And Still More . . .
The bicentennial of Lincoln's birth on Feb. 12, 2009, will bring a flurry of new books about our 16th president. Throughout the year, we'll be reviewing the most notable.
In The Long Pursuit: Abraham Lincoln's Thirty-Year Struggle with Stephen Douglas for the Heart and Soul of America (Smithsonian, $24.95), Roy Morris, Jr. argues that were it not for Douglas, "Lincoln would have remained merely a good trial lawyer in Springfield, Illinois, known locally for his droll sense of humor, bad jokes, and slightly nutty wife."
Another Douglass -- Frederick, with an extra "s" in his name -- crossed paths with Lincoln. In Douglass and Lincoln: How a Revolutionary Black Leader and a Reluctant Liberator Struggled to End Slavery and Save the Union (Walker, $26.95), Paul Kendrick and his father, Stephen Kendrick, evoke the tension between the president, who "had made clear for three years that saving the Union was his goal," and the former slave, who "had been equally clear that this goal was not enough."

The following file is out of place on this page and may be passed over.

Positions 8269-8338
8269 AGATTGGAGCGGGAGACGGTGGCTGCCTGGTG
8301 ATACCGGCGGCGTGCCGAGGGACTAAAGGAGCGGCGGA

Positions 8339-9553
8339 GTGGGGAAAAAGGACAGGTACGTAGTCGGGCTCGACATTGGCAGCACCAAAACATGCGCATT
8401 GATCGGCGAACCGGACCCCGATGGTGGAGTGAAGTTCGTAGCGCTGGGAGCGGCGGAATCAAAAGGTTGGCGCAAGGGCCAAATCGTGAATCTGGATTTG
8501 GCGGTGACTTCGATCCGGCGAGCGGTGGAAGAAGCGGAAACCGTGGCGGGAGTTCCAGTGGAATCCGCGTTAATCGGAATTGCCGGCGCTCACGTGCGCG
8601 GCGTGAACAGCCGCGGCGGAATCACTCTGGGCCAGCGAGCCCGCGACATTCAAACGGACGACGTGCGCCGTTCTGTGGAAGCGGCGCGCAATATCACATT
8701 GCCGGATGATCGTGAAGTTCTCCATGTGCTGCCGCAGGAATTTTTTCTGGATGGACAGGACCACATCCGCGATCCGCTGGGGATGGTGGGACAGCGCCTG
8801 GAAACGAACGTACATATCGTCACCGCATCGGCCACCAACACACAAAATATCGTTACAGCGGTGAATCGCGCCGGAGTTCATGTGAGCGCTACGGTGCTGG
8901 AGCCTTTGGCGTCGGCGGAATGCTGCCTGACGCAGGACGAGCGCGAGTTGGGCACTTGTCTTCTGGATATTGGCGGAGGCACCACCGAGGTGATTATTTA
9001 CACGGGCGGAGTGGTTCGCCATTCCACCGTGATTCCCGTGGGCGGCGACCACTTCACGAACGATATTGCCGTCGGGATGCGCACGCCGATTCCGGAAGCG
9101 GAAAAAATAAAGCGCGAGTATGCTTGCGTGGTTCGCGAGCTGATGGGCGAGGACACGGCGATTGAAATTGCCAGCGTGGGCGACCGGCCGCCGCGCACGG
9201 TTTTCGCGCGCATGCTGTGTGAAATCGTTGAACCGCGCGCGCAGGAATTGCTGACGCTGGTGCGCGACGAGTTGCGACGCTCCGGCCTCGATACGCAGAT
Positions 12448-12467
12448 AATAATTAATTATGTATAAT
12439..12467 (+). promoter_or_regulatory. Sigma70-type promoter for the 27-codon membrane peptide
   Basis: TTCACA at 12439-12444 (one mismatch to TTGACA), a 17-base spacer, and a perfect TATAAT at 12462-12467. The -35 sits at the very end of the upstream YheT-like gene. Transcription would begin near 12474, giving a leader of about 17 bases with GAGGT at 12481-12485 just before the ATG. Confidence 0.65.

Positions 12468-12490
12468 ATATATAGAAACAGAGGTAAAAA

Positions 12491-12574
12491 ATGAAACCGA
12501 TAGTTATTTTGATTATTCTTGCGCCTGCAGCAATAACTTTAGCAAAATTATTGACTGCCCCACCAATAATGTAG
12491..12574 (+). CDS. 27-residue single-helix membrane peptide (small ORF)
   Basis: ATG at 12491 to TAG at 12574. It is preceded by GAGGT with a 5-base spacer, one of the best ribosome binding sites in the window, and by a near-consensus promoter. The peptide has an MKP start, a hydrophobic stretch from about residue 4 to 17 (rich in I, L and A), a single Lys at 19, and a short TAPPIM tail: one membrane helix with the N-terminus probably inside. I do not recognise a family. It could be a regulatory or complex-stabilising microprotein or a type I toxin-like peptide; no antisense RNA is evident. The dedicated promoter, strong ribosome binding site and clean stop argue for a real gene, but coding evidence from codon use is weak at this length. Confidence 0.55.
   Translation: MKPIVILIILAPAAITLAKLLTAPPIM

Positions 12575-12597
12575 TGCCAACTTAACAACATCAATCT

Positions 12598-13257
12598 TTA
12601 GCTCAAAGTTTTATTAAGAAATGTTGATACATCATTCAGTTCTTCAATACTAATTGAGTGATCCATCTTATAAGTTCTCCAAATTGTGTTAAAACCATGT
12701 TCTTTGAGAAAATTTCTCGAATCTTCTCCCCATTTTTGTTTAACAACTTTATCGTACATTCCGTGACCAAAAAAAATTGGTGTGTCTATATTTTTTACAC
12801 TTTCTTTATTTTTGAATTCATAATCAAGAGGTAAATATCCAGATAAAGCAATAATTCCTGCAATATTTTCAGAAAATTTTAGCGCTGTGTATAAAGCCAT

The title of George M. Fredrickson's Big Enough to be Inconsistent: Abraham Lincoln Confronts Slavery and Race (Harvard Univ., $19.95) comes from a remark by W.E.B. Du Bois about Lincoln's views on race. This was a president who could issue the Emancipation Proclamation while looking for a place to relocate freed slaves. "We are different races," he told African American leaders. "It is better for us both . . . to be separated."
As a scholar at the Lincoln Museum in Fort Wayne, Ind., Gerald J. Prokopowicz faced innumerable queries about the 16th president. In Did Lincoln Own Slaves? and Other Frequently Asked Questions About Abraham Lincoln (Pantheon, $24.95), he answers the titular question with a "No," but segues into a related question that bears on the inconsistency pointed out by Du Bois: "Which was he -- the 'Great Emancipator' or a clever, lying racist?" "Neither, fully," Prokopowicz relies, "but more of the former."
-- Dennis Drabelle